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Therapeutic protein solutions are highly concentrated during manufacturing purification processes and in finished dosage. At such concentrations, the fluid rheology may be complex, creating the need for a convenient accurate method to measure viscosity. Here we develop rheology tools to help evaluate protein stability across a range of solution conditions and protein concentrations that are relevant to manufacturing and product formulation. One tool, is a capillary viscometer that requires only a few micro-liters of solution to probe the range of flow rates and temperatures of interest. Another tool to be developed will expand the dynamic range of rheo SANS at the NIST neutron user facility (NCNR), i.e. an instrument for simultaneous rheology and neutron scattering. A third method probes concentrated protein films adsorbed to interfaces where aggregation may take place, and where properties are suspected to correlate with solution stability. Teaming with collaborators, we test industrially relevant materials, evaluate structure and aggregation kinetics, and contribute to the characterization of an antibody standard reference material SRM.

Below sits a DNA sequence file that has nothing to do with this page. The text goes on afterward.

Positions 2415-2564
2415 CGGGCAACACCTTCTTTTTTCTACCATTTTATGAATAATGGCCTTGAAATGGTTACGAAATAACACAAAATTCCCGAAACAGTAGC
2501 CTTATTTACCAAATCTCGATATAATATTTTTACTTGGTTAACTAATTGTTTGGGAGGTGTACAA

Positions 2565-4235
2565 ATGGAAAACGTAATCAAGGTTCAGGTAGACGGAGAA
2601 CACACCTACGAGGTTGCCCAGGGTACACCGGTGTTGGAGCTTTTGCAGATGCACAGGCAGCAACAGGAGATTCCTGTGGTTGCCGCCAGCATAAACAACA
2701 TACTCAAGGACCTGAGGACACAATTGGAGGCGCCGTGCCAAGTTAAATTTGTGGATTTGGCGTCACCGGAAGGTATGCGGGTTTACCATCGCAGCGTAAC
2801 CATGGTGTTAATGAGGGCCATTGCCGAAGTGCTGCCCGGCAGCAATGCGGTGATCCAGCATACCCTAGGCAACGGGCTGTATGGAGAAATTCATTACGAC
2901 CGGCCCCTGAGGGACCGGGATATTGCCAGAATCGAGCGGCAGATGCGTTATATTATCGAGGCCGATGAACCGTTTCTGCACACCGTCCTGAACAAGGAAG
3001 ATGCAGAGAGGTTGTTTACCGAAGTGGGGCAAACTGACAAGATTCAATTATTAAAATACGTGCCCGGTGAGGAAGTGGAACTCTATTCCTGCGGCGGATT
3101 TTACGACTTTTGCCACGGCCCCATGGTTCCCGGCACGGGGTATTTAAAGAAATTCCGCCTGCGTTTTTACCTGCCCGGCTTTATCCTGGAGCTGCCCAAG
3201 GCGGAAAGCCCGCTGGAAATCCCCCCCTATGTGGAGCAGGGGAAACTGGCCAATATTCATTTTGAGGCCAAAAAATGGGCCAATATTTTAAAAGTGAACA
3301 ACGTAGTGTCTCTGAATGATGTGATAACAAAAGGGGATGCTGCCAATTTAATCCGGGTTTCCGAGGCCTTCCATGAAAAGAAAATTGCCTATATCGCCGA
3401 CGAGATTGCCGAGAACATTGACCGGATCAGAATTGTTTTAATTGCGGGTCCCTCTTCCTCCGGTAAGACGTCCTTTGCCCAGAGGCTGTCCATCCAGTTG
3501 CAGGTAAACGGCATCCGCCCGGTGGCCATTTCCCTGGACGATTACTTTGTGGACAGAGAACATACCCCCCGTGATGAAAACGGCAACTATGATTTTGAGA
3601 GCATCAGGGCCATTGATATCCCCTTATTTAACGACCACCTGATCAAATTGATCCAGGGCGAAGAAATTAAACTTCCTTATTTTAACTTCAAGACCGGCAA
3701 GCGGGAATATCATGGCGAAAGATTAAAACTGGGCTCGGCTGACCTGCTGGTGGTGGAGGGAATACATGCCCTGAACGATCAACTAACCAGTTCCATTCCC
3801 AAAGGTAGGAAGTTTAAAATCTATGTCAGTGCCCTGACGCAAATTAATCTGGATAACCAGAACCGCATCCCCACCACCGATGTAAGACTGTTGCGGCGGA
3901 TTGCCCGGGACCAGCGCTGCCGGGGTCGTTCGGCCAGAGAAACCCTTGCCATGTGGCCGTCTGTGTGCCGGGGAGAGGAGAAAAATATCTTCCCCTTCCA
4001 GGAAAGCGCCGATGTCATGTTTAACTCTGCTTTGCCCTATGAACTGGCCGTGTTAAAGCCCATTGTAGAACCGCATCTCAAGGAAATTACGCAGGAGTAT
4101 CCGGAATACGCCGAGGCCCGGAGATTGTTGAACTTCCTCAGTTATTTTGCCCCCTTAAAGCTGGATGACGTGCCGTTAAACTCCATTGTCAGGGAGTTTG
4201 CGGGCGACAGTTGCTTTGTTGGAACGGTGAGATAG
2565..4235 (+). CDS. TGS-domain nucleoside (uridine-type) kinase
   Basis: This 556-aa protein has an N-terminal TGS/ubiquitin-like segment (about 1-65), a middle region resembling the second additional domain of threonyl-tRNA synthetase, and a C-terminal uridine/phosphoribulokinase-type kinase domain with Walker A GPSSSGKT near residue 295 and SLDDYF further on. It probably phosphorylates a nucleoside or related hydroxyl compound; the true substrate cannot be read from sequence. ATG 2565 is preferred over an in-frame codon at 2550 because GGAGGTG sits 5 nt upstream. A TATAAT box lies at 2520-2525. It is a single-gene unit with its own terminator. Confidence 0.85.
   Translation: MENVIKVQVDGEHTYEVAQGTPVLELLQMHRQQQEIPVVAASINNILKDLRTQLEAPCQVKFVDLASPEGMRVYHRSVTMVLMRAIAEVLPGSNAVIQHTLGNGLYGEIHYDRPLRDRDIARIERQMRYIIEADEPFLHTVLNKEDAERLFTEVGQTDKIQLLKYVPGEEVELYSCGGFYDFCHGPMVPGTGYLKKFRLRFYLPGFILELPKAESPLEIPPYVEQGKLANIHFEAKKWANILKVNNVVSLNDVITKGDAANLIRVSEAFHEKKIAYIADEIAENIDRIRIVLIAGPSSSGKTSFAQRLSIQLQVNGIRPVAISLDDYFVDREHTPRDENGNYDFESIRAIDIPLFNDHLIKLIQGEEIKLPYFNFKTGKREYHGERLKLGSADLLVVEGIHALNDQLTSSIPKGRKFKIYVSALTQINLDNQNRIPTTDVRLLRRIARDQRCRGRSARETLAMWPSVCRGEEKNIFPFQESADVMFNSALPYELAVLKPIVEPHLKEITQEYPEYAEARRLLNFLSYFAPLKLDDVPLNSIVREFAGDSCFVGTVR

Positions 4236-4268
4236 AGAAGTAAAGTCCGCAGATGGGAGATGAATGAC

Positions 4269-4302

Intended Impact

Why does the health-care industry care about rheology and scattering of protein solutions?

  1. Operations. Viscosity is a critical and fundamental constitutive input for drug delivery, device design and manufacturing. For example, high viscosity leads to poor syringeability due to high injection force required.
  2. Health. Aggregation of antibodies is a potential health risk, and viscosity and scattering measures are diagnostic of aggregation. Our collaborators from U. Delaware (see sidebar) note that the concern here, not yet verified, is whether aggregates may induce adverse immune responses.